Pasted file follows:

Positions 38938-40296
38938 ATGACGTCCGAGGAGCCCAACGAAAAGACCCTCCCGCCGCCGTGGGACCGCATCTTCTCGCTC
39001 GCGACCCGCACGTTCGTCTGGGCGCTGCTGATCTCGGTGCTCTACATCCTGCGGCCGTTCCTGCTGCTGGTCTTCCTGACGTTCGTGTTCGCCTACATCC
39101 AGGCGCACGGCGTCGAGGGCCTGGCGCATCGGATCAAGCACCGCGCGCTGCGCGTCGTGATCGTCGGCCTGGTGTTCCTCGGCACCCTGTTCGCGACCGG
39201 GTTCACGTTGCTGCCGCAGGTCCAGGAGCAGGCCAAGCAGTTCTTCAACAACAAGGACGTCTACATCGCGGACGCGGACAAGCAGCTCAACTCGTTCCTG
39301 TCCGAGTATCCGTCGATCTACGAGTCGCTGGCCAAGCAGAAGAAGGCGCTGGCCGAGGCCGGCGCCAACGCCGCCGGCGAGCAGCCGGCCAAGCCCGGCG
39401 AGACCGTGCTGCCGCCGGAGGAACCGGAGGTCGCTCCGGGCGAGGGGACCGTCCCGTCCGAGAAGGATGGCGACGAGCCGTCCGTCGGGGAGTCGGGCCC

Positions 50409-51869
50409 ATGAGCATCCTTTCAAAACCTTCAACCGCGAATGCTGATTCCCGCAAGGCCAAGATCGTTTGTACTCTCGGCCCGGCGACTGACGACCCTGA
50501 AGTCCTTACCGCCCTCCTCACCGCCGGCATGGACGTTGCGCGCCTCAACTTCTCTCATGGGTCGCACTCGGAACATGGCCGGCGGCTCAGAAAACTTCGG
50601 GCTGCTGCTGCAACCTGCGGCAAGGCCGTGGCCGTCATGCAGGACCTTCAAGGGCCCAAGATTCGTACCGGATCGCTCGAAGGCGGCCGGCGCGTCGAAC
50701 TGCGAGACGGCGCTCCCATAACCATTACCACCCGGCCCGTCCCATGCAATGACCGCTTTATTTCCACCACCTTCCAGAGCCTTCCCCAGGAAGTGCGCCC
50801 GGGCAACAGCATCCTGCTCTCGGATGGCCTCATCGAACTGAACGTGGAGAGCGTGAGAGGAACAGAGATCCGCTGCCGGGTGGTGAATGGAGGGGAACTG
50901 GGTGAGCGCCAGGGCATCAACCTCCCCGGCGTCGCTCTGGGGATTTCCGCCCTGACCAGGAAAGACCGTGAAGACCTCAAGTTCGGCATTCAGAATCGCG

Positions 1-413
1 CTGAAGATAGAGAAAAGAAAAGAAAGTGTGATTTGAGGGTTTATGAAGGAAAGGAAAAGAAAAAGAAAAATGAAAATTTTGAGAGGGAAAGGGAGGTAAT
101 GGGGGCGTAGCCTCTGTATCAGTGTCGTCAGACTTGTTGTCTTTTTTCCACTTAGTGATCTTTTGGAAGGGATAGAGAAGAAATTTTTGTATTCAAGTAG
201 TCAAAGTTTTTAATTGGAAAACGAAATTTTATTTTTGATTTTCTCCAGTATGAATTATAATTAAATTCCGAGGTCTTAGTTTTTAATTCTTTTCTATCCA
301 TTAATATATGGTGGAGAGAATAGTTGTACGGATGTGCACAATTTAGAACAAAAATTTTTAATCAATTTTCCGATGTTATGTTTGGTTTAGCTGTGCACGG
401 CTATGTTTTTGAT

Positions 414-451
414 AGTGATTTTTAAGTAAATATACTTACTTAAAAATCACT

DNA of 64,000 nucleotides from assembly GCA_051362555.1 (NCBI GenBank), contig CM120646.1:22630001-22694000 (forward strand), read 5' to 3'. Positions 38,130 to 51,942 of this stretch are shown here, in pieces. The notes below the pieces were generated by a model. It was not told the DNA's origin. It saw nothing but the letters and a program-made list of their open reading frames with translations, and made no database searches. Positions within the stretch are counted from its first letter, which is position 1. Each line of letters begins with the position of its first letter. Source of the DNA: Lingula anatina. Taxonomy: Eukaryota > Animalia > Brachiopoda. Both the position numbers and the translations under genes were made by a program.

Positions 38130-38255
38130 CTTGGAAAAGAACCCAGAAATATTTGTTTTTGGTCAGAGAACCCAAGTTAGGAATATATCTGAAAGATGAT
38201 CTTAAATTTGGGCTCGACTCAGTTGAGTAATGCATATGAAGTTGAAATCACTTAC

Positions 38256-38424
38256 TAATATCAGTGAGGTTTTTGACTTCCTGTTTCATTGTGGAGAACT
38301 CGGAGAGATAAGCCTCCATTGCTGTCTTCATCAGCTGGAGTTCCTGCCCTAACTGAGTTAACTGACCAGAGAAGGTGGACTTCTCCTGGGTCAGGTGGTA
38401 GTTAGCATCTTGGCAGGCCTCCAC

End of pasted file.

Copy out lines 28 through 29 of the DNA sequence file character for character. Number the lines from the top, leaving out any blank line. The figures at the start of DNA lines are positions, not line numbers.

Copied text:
38256 TAATATCAGTGAGGTTTTTGACTTCCTGTTTCATTGTGGAGAACT
38301 CGGAGAGATAAGCCTCCATTGCTGTCTTCATCAGCTGGAGTTCCTGCCCTAACTGAGTTAACTGACCAGAGAAGGTGGACTTCTCCTGGGTCAGGTGGTA